Response to Hu Yoshida's Blog Entry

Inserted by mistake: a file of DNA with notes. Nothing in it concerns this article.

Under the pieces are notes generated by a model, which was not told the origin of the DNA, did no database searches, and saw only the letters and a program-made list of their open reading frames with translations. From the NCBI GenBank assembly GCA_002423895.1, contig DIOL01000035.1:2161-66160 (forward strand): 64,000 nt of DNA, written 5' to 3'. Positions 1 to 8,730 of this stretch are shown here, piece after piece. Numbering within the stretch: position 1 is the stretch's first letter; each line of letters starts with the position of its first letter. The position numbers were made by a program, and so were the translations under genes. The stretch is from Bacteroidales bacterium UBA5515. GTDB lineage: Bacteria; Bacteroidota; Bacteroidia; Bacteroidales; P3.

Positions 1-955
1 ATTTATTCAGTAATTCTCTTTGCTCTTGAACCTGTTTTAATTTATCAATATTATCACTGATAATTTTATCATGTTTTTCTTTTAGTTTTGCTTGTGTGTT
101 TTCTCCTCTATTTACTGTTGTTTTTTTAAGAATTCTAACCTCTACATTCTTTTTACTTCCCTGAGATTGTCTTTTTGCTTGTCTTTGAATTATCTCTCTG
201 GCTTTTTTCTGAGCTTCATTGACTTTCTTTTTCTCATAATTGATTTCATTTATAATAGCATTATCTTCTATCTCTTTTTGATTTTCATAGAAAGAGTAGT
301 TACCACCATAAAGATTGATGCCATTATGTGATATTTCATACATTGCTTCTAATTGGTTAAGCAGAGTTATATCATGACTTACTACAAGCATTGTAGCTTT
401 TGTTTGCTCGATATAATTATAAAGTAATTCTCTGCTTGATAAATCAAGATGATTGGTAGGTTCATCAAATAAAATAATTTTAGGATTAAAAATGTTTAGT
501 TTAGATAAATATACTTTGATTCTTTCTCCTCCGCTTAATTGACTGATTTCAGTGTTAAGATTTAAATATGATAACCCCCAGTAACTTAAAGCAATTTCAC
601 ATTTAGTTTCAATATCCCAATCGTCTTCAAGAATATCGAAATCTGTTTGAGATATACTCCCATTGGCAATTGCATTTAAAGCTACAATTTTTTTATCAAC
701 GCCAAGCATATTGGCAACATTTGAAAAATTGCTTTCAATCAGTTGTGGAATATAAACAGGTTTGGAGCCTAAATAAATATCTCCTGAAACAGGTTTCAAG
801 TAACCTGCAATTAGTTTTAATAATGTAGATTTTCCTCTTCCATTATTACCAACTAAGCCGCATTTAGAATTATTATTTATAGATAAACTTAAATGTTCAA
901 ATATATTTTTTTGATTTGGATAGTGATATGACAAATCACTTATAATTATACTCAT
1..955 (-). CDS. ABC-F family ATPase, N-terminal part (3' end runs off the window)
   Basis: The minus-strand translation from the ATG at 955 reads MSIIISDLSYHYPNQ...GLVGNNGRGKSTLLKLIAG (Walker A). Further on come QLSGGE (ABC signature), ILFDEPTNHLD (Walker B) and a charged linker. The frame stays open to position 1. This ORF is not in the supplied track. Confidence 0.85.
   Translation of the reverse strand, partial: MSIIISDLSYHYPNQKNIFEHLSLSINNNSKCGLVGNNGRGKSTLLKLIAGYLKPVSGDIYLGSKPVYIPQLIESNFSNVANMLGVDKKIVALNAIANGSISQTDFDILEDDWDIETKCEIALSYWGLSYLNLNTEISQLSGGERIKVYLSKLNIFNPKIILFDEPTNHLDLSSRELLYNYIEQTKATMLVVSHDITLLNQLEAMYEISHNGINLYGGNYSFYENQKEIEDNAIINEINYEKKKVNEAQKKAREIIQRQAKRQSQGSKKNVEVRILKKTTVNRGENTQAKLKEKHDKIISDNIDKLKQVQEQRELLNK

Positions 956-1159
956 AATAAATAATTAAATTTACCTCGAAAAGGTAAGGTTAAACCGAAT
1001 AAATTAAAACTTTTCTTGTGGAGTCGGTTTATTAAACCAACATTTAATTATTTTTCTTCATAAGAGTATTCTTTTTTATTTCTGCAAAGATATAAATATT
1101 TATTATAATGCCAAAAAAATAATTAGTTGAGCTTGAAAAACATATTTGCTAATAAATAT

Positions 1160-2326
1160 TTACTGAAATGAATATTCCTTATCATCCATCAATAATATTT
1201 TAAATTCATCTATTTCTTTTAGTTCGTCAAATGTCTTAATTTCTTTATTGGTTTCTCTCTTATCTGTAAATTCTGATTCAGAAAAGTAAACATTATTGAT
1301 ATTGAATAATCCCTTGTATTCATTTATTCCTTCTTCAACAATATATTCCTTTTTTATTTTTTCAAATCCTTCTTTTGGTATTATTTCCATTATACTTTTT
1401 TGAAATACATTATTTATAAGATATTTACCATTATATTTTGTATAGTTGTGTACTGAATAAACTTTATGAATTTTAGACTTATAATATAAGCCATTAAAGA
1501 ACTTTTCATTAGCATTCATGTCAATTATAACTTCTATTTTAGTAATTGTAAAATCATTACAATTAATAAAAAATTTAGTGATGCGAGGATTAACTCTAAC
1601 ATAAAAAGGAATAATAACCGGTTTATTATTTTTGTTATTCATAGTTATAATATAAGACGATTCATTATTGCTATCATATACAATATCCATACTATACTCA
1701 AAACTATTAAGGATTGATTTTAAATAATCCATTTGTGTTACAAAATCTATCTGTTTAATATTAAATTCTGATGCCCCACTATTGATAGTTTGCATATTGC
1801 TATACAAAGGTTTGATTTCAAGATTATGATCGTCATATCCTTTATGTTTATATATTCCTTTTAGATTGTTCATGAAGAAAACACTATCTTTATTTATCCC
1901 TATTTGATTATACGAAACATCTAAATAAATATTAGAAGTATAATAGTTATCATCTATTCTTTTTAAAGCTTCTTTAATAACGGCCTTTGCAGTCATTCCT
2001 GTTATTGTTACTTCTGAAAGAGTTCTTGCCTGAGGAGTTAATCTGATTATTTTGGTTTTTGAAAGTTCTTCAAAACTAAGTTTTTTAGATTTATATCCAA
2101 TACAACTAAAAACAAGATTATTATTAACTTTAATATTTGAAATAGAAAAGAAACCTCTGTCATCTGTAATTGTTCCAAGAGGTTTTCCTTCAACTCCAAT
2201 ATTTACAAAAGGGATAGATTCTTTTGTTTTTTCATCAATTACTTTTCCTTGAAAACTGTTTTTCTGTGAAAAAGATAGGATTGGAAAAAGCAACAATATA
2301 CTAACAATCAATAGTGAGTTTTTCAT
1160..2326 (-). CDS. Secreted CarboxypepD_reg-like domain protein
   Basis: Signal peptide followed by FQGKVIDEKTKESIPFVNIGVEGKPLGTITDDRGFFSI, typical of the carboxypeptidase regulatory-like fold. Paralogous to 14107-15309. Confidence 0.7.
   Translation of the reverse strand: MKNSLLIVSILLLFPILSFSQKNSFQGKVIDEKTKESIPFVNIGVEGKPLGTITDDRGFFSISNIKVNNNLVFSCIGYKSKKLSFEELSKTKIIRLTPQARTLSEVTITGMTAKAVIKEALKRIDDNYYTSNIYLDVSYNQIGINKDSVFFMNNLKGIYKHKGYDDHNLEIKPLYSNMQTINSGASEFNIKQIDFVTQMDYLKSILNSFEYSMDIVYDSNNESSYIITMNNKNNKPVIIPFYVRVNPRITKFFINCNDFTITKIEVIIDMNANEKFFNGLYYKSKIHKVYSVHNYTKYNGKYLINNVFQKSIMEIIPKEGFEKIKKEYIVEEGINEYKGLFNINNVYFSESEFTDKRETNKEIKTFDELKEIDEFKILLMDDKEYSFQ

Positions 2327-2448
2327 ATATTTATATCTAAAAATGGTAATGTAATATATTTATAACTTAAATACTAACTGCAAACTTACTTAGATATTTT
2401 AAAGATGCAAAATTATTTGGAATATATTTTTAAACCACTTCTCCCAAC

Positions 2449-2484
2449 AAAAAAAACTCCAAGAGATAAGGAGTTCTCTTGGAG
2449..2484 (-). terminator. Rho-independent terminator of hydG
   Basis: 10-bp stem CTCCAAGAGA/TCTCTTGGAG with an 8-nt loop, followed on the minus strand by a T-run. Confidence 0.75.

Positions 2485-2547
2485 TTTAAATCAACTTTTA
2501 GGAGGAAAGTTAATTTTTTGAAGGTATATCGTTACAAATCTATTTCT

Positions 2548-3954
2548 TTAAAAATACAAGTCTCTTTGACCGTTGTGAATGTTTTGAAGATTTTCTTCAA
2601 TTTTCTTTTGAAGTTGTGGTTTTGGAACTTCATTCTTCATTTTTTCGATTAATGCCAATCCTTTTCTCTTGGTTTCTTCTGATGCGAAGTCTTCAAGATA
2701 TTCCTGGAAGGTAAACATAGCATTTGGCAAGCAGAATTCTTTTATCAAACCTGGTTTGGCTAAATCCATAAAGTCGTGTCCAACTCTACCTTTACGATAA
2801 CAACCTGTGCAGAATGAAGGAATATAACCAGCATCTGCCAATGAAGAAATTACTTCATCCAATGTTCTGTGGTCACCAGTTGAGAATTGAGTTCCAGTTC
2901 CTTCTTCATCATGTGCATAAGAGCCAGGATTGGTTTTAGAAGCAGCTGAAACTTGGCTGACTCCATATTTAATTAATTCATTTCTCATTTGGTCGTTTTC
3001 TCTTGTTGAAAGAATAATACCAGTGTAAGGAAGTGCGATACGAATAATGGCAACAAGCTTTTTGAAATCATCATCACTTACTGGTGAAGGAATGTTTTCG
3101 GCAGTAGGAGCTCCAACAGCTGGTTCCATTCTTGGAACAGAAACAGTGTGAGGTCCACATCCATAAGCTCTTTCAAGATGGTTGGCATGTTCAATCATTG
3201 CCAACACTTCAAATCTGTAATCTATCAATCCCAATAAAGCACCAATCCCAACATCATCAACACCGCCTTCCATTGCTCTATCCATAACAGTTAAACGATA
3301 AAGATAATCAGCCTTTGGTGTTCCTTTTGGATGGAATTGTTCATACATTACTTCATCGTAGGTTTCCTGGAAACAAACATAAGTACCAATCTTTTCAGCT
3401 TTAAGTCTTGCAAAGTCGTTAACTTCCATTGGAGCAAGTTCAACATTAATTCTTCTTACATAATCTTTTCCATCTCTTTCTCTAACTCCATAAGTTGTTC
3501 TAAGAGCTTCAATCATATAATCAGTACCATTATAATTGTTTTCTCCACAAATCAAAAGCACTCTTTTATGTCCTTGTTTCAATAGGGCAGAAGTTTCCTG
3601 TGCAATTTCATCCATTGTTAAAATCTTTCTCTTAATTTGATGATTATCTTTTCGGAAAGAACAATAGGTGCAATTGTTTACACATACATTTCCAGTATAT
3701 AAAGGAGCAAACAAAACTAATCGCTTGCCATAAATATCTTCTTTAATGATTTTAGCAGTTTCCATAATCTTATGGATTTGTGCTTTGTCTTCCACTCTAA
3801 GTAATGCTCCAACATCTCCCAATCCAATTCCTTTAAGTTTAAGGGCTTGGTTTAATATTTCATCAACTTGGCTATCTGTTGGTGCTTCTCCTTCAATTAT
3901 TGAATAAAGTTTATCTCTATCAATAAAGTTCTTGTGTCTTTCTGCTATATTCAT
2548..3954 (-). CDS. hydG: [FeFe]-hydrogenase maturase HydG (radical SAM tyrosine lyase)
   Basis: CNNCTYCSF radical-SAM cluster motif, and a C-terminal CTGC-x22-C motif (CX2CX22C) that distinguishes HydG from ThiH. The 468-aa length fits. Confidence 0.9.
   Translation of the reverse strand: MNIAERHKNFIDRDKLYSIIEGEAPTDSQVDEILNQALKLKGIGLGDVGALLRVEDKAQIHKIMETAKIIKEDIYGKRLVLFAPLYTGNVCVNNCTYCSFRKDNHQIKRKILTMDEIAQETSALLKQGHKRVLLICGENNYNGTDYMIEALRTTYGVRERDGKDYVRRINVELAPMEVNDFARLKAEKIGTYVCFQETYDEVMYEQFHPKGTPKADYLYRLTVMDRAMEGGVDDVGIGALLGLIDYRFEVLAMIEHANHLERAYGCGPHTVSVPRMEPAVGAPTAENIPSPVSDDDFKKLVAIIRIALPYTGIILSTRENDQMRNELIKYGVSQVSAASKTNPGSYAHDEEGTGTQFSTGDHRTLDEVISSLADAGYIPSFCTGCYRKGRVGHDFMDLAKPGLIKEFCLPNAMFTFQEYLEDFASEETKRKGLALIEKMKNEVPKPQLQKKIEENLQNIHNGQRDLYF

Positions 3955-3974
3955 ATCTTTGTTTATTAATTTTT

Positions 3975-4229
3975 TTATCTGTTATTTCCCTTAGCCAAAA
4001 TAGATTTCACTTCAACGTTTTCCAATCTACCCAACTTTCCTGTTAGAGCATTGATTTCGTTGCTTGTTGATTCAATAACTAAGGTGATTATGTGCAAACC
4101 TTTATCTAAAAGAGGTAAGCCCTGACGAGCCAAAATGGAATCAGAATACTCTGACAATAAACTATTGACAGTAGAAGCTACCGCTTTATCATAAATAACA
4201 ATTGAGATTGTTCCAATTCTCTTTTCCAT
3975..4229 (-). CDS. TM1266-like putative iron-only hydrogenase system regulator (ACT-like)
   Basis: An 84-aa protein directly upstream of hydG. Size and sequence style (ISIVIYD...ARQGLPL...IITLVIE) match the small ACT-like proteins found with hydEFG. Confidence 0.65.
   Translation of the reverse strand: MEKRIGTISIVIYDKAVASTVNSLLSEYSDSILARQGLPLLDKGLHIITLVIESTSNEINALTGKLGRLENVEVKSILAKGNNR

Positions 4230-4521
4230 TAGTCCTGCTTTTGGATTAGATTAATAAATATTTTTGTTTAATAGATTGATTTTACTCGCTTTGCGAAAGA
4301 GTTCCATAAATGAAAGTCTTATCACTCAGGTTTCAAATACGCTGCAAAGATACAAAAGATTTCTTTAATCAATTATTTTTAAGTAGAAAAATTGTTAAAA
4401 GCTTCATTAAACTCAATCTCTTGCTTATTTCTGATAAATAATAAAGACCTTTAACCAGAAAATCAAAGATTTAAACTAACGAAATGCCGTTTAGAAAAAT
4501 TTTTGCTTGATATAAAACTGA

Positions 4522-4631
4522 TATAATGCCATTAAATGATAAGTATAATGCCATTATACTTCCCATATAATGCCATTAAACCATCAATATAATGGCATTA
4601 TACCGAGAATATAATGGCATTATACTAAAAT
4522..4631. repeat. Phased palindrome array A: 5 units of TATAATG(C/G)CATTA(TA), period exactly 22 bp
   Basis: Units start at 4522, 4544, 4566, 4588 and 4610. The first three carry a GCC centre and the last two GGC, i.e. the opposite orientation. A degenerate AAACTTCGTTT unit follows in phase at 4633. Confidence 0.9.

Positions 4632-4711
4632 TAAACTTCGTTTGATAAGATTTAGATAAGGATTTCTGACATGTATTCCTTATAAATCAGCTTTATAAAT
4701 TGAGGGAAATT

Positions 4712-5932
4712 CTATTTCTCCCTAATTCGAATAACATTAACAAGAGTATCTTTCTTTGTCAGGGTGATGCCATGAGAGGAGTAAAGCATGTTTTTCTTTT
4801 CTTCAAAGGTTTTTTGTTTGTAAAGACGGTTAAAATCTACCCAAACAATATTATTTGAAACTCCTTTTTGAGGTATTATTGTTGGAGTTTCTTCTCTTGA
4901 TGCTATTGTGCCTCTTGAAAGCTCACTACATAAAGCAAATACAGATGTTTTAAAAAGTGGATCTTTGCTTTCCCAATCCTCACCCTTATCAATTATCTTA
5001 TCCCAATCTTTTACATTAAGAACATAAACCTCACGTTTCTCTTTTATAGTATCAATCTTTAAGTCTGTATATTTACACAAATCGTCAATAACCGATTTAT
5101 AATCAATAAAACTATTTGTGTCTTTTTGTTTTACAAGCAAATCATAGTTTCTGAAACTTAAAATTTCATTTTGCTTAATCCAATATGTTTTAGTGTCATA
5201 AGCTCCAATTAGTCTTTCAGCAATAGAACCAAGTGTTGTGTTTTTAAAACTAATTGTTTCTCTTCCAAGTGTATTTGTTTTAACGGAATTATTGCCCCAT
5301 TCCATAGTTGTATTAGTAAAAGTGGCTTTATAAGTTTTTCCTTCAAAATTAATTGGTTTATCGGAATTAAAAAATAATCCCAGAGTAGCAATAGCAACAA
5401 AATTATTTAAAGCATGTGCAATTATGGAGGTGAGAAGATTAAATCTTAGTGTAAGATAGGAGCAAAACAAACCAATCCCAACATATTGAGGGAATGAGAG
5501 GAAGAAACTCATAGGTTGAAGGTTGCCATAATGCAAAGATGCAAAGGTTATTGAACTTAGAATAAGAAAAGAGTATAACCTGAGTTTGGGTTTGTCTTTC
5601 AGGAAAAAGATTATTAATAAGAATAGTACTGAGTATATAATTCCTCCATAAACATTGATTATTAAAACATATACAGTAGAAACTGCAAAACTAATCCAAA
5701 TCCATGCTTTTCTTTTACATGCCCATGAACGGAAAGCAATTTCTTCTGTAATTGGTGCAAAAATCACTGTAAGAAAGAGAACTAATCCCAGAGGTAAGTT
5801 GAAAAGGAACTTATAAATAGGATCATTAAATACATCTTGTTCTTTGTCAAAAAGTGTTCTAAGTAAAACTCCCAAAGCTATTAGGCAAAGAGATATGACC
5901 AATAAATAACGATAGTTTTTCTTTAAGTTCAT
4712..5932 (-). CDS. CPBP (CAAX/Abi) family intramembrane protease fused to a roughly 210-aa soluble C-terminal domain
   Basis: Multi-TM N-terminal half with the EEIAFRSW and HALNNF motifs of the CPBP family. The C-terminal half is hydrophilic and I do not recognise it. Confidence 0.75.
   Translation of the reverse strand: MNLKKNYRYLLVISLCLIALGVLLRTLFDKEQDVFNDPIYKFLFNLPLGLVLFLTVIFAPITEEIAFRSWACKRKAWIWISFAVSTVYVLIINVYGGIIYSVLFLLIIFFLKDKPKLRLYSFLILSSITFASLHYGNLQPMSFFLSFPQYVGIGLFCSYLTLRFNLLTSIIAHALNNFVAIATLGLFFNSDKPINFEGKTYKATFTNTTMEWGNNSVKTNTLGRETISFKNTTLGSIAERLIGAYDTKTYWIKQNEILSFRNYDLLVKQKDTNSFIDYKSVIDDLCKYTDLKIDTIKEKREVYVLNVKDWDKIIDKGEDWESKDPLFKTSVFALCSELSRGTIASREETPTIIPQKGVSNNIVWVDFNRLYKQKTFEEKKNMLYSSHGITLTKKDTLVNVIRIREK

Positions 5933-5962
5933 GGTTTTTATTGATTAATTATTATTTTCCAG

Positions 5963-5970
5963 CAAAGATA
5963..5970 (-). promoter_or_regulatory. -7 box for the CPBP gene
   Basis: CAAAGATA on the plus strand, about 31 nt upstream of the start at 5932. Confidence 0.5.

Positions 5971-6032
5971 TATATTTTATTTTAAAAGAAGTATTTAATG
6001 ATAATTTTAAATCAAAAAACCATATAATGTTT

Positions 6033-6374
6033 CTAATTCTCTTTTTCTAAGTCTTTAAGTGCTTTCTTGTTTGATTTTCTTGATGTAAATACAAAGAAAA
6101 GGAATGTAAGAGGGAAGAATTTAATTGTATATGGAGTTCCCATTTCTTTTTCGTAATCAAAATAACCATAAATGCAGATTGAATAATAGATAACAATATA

I thought I would post my response to his blog entry about a comment I made on Drunken Data regarding replication. Evidently HDS screens comments prior to publishing them, so I need a record of the comment just in case they edit it. Here ya go. Hu's blog entry: My response: I guess I should be a little more eloquent when describing software costs from now on. I guess I could just say poo instead of (insert explicative here). Wink Well overall it was a good marketing synopsis of some of the advantages that HDS is bringing to the table for asynchronous replication. Some of the things that I take issue with are: 1. "time stamped journal" - From what I understand you are only using time stamps for the mainframe based data being replicated. You know, the old IBM XRC. The open systems data is still held to an IOD method, but not using time stamps. Of course, I could be wrong so please clarify this for us. 2. "definition of a consistency group" - This is one of my biggest headaches from the disk array vendors. Everyone's definition is different from each other and none of these consistency group concepts are perfect. My biggest issue with HDS's implementation of consistency groups is that I cannot have mainframe data and open systems data in the same consistency group. Even though I have applications residing on multiple platforms (mainframe, unix, and windows) who all share data with each other, I can't recover their all of their data to the same point in time. Now HDS has told us "you don't need to worry about mainframe and open in the same consistency group". "You'll be replicating the data so often, you'll be within seconds of each other at the time of recovery." Now those systems are doing hundreds, if not thousands, of transactions per second, so I could be several units of work off at the time of recovery. Granted, this recovery method will be much better than what we have today recovering from tape, but it's not perfect and I hope HDS will strive to improve upon this in the future. Consider this the gauntlet being thrown down for HDS to solve. 3. "have all the disk for your applications on one subsystem (for time consistency)" - I don't believe in my comment that I ever stated that the data had to be on a single disk subsystem for "time consistency" as you put it, however I agree with this statement and applaud what HDS has done with the Tagma and it's enablement of replication of heterogeneous storage. My primary reason for all of the data being on a single subsystem was for the huge cost savings for the replication software. Why by three replication licenses when I can buy a single license? 4. The overall cost of the software for these disk subsystems is totally out of whack and way too expensive. I'm not going to publish any numbers here, but I feel (and every customer does for that matter) that all the disk vendors are over pricing their software. I know (and you do too) it doesn't cost this much to develop updates to 4th generation software. I mean your still selling Graphtrack for goodness sake. We've been using Graphtrack since the 7700 Classic days, and it hasn't changed so much that we should be charged for the new version if we buy a new disk subsystem. It may be okay to charge a little more for Universal Replicator since it's new, but you have to make up the expense it took to develop it after only a few sales at the current cost. Bottom line, no vendors software is worth what they charge for it! Thanks for including me in one of your posts. I dig what HDS is doing with it's technology, but you guys still have some work to do. Keep listening to customers and addressing their needs and you'll be fine. Take Care, Snig